You read this Hovmoeller from bottom to top and you can clearly see how the El Nino ended and we are flirting with La Nina. But you can see the yellow color just west of 120W which suggests the embryonic La Nina is weakening.
Recent CONUS Weather
Since it is now mid-Summer not Spring, I have decided to no longer show May.
Here is the 30 day period through July 3. It completes the month of June.
Adding the seven days and removing the first seven days changed the precipitation picture for Arizona and Nevada and Texas. It also did so for the Northeast. It still presents mostly a warm and dry assessment of June, 2016..
And now we track July. First we will take a look at the three-month history or at least a 90 day history which is basically May through July.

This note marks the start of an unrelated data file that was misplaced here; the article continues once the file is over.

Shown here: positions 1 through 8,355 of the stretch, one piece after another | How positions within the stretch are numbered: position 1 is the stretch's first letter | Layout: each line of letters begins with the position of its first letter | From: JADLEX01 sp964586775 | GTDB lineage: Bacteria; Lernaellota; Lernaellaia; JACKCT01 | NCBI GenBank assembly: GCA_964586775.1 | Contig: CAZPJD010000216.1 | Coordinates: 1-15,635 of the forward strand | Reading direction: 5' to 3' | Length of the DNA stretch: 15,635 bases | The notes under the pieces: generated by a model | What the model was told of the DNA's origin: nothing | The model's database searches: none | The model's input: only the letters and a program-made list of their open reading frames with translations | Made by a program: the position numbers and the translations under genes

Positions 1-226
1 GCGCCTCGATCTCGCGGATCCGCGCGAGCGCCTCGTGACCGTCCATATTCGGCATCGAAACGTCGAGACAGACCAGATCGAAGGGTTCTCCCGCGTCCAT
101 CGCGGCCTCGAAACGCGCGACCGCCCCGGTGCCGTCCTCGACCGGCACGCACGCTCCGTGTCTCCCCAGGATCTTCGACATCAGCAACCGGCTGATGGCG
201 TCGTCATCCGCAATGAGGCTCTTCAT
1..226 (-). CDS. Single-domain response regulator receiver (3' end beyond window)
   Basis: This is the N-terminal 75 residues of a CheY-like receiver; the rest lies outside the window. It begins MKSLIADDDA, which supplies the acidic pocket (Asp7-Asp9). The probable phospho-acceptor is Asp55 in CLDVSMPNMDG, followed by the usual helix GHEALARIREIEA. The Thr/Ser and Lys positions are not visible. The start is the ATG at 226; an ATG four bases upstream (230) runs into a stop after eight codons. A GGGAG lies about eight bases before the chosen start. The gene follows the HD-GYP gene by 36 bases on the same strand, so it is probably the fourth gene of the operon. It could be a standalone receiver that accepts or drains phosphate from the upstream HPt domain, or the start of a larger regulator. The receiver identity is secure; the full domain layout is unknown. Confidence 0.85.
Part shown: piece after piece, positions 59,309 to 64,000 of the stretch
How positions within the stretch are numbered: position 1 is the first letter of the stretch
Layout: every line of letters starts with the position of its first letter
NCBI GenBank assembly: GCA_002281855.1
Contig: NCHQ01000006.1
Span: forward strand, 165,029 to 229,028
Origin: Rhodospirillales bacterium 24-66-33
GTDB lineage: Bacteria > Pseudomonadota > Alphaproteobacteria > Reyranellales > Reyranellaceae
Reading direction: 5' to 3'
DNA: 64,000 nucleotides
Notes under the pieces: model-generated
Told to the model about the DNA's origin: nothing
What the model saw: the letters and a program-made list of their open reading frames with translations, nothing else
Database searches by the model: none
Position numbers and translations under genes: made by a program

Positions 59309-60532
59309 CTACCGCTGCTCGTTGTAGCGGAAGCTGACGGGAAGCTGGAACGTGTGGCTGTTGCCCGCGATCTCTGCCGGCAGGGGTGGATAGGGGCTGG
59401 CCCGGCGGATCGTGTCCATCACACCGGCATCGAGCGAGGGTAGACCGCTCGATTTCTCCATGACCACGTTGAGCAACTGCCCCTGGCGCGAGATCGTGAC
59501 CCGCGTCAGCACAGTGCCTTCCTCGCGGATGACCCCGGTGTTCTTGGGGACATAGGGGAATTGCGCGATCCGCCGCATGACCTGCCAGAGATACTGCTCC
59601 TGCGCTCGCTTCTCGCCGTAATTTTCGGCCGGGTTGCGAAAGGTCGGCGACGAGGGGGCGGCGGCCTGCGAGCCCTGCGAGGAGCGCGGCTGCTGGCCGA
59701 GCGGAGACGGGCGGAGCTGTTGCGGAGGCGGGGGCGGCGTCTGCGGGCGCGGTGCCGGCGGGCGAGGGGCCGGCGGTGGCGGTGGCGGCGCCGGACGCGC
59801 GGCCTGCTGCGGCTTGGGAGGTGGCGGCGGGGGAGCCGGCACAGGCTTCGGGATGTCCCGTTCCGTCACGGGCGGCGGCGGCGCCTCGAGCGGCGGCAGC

Re precipitation, it is a similar pattern but not nearly as extreme. The Temperature departures a a bit different as in July the heat anomaly extended to the East Coast.
Now let's look at the temperature and precipitation anomalies for the 30 days ending July 30, 2016
And now we start looking at August. Here are the 30 Days ending August 27.
You can see the change from the 30 days ending July 30. It is actually a bit more of an El Nino pattern.
And now the 30 days ending September 3, 2016.
We do not see much change from the prior month re the precipitation pattern which is a bit surprising given Hermine. The temperature pattern is pretty similar also. We continue to see a very dry Northwest and West Coast and a very wet Texas extending NNE up to the Great Lakes States. It is a strange pattern but it is what it is.